Doug Miller opened the 2014 AVPN event with the mantra: reject can’t, embrace urgency, and drive system change. He hardly needed to. The energy, pace and system development shown by every participant was exceptional.
2013 was the first ever Asia venture philanthropy meeting, and was a powerful event. To move such a big step up in just one year was a triumph.
One session after another, speakers acknowledged that silo working, one social investor to one social entrepreneur, is just too slow and difficult to tackle the urgent challenges in Asia. Every discussion was about system working, capacity building, developing the intermediaries, recognising that different skills and capabilities need to be brought together to achieve impact at speed.
A particularly valuable event was led by Bethylle Missika of OECD’s netFWD. Chris West of the Shell Foundation described a 10 year journey from conventional grants to long term, engaged work with multiple types of support, which switched their success rate from 80% non sustainable to 80% sustainable. Stephen Nairne of Lundin Foundation described a broader ecosystem approach beyond individual investees, and the need to create a dividend for local people if any ecological interventions are to last. Harvey Koh introduced the thinking behind Monitor Inclusive Communities’ reports Blueprint to Scale and Beyond the Pioneers, seeing value chains, intermediaries, government engagement and systemic work as key to achievement. But he also noted the challenge in the foundation world – if there are so many contributions to success, it is much harder to claim the attribution which is so important to many boards.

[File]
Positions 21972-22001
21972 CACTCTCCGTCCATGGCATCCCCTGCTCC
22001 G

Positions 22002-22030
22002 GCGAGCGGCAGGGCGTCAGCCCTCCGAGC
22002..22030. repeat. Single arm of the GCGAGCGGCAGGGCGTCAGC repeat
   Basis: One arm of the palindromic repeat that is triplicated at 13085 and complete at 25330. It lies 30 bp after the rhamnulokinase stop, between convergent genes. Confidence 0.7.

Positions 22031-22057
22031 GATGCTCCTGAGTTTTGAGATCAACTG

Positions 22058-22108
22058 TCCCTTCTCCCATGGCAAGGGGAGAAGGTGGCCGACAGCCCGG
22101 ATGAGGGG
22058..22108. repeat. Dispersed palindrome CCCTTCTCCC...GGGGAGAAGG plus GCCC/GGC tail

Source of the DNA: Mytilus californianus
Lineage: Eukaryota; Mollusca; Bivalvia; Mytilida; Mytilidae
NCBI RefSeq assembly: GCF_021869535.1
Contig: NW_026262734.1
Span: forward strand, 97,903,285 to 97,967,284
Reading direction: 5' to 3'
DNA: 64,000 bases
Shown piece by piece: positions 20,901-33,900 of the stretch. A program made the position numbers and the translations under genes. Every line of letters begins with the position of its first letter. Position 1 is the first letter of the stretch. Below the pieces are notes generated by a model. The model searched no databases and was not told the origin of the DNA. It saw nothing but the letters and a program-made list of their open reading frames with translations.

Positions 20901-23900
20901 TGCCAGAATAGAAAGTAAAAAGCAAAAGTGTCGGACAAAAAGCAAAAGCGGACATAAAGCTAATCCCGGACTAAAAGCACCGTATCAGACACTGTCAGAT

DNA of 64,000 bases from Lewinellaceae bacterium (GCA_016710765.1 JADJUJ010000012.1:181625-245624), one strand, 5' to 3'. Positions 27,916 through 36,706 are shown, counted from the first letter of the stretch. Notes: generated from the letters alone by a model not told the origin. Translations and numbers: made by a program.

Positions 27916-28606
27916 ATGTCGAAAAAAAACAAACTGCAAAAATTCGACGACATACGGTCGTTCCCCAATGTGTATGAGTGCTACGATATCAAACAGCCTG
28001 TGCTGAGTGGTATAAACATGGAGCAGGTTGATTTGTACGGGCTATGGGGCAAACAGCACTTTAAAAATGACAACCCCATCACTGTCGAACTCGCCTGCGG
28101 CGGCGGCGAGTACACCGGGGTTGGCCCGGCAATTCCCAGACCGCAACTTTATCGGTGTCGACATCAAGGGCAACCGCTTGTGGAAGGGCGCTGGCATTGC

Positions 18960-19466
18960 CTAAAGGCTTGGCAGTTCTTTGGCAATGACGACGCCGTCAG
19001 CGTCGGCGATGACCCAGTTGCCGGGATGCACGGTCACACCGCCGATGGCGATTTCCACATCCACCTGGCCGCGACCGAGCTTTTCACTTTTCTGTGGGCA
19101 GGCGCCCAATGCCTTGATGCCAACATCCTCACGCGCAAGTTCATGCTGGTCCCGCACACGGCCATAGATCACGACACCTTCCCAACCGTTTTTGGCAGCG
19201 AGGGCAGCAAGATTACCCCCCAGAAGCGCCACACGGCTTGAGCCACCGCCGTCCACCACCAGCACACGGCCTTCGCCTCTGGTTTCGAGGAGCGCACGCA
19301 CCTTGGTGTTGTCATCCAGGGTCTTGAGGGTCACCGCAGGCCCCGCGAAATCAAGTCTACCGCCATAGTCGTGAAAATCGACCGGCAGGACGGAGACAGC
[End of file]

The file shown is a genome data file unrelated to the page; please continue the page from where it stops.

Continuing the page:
This was a conference which championed support to intermediaries and to boost the core organisational capacity of social ventures. It was all about building the ecosystem, how we operate together to make it easier for us all to do better.
My reckoning is that it took the west 10 years to come around to that view. To see it recognised in just a year in the east is startling. But it’s not all rosy.
There are still far too few startups to feed through into any realistic pipeline for social investors and venture philanthropists. Some countries have strong cultural barriers to entrepreneurship let alone social entrepreneurship. Many have huge logistic and infrastructure challenges. Asia is more than half the world by population though nowhere near half the world by social economy. But that has to be followed by the word “yet”. At this pace, it won’t be long. There is a refreshing honesty and lack of competitive grandstanding, a hunger for what will work, and a willingness to get out there and try it for real.
Doug and the AVPN team deserve a lot of credit for this. They have created a culture which is can do, works at speed, and encourages purposeful collaboration. They got the right people in the room with the right attitude for success. Roll on 2015.
Cliff Prior, Chief Executive of UnLtd